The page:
Wireless streetlight systems offer benefits not only to utilities and cities, but to the citizens who use the roads every day
Municipal smart street lighting is revolutionizing the way public lighting systems are controlled and managed by a Central Management System (CMS). This approach wirelessly connects streetlights, enabling municipalities and utilities to save money, reduce energy consumption, and create safer, more livable environments. What follows are some of the benefits of these systems—for both government and the “person on the street.”
1.- Energy savings.
One of the most significant benefits of adopting municipal smart street lighting is the substantial reduction in energy consumption and carbon emissions. Smart lighting systems can be programmed to dim or turn off when areas are not in use. For instance, a city park’s lighting could be dimmed after closing hours, or streetlights along a residential street could be scheduled to dim during the late-night hours when pedestrian and vehicle traffic is minimal.
2.- Customer service.
These systems also enable innovative customer services, including flexible time-of-use tariffs. Utilities can offer dynamic pricing based on real-time energy demand, which encourages efficient energy usage and conservation during peak hours. For example, lower electricity rates during off-peak hours could incentivize electric vehicle owners to charge their vehicles at night when demand is low.
3.- Streamlined maintenance.
Accurate information on lighting assets’ location allows for more efficient maintenance and quicker response times to outages or issues. In the event of a natural disaster or extreme weather event, maintenance crews can rapidly identify damaged streetlights and prioritize repairs, ensuring that critical areas such as evacuation routes and emergency shelters are well-lit. In addition, real-time fault detection in the CMS can enable improved maintenance. For instance, if the system detects a pattern of frequent outages in a particular area, it can schedule a preventative maintenance check to identify and address the underlying issue. This proactive approach leads to more reliable public lighting and overall enhanced urban environments. Advanced diagnostics help pinpoint the root cause of a fault, allowing maintenance crews to address issues more effectively. For example, a streetlight with a faulty sensor could be identified remotely, and a crew dispatched to replace the sensor, avoiding the need for multiple site visits.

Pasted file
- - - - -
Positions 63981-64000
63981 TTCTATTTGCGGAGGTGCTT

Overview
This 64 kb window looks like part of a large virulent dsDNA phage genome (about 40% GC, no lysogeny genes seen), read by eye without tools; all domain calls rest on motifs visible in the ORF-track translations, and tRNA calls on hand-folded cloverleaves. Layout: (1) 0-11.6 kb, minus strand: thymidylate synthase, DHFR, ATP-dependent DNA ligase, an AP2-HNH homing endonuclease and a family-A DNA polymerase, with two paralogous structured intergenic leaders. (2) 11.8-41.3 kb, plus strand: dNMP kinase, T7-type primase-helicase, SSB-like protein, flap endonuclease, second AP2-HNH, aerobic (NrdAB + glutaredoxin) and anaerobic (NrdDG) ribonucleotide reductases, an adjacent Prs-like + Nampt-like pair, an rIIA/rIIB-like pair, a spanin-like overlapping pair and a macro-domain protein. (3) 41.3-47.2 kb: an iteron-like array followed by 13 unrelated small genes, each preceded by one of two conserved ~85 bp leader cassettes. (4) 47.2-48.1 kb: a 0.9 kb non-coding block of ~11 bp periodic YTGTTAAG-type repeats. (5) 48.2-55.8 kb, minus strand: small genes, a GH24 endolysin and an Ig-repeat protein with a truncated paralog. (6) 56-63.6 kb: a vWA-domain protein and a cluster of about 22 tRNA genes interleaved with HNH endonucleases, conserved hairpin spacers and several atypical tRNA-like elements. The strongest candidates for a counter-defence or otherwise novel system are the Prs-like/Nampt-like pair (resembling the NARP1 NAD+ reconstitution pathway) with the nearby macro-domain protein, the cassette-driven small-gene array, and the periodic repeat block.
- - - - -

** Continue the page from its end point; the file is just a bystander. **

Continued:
Remote monitoring of lights’ status and performance enables city officials to maintain optimal illumination levels, thereby enhancing public safety. Busy pedestrian crossings, parks and public spaces can be monitored to ensure adequate lighting during high-traffic hours.
5.- Lighting in real time.
Remote management through a CMS dashboard enables authorized personnel to access the system from any location, making real-time adjustments to lighting levels, schedules and policies as needed. This level of control allows cities to quickly and easily adapt lighting to special events, emergencies or changing community needs.